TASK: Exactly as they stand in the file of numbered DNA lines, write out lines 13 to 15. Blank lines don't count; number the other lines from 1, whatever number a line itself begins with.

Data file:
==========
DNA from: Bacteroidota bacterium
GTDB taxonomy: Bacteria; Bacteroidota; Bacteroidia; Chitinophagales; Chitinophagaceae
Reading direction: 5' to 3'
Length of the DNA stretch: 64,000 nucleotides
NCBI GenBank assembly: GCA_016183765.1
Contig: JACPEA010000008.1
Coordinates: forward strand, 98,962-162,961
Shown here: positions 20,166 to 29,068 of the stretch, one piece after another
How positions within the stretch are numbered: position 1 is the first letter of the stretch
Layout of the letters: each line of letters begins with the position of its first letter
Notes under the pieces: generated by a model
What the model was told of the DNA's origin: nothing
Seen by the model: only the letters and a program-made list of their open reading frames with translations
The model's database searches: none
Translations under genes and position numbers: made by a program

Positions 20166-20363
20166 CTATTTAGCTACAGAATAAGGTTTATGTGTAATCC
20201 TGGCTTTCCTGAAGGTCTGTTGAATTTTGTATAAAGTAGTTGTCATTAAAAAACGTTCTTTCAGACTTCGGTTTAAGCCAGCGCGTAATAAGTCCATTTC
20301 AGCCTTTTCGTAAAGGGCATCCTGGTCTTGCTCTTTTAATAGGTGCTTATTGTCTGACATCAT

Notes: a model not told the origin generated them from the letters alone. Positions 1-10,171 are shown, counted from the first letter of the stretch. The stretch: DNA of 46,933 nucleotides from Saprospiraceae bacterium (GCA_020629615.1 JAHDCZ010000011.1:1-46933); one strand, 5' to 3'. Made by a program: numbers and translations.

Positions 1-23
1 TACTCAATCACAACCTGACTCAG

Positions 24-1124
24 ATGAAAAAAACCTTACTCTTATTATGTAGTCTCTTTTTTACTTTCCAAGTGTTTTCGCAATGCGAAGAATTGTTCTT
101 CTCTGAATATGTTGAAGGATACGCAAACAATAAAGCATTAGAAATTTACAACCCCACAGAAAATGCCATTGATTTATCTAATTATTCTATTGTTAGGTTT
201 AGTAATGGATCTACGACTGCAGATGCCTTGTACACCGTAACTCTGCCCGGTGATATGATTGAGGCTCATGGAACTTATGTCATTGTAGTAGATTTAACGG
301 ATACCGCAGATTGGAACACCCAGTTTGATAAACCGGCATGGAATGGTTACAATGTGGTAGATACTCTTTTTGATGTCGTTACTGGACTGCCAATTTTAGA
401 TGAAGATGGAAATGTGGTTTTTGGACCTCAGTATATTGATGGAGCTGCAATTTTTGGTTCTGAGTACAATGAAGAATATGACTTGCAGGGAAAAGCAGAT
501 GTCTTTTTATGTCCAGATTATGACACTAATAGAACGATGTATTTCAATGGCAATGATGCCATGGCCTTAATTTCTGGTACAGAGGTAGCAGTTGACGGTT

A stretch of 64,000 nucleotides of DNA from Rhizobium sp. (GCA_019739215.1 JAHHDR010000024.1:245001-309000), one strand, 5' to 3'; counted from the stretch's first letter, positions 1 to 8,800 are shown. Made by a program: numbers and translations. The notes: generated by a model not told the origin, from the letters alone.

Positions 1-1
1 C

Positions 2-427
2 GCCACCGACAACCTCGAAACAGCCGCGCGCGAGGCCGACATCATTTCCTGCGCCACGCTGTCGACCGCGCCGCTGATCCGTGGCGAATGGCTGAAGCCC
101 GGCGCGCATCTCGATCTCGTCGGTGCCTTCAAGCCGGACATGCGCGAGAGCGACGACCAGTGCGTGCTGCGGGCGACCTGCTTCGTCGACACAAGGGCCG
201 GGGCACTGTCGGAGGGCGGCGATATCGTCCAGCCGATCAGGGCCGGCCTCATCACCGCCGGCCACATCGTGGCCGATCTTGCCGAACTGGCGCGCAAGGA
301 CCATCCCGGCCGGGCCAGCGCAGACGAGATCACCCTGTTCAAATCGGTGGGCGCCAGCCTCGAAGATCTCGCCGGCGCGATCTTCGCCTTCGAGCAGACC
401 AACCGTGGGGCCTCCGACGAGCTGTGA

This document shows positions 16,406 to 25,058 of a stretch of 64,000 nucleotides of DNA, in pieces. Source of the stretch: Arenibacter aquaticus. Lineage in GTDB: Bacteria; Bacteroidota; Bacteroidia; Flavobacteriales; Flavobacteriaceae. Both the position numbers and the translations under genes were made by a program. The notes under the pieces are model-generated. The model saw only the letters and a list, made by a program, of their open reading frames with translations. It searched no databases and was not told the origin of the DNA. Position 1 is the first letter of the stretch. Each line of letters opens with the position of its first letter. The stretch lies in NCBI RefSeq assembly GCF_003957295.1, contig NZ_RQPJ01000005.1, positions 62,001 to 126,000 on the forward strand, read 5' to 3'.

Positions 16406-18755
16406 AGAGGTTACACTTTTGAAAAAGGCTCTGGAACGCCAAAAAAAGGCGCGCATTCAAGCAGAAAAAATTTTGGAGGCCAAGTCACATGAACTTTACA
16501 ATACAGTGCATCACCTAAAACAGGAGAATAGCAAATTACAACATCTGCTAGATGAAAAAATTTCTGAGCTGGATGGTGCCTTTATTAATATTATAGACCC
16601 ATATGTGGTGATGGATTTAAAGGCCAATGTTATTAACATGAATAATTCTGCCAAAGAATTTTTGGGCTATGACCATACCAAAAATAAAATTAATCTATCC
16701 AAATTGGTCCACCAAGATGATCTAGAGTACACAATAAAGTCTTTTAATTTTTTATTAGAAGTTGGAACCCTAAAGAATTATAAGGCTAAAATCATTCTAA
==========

Seen by the model: only the letters and a program-made list of their open reading frames with translations
The model's database searches: none
Translations under genes and position numbers: made by a program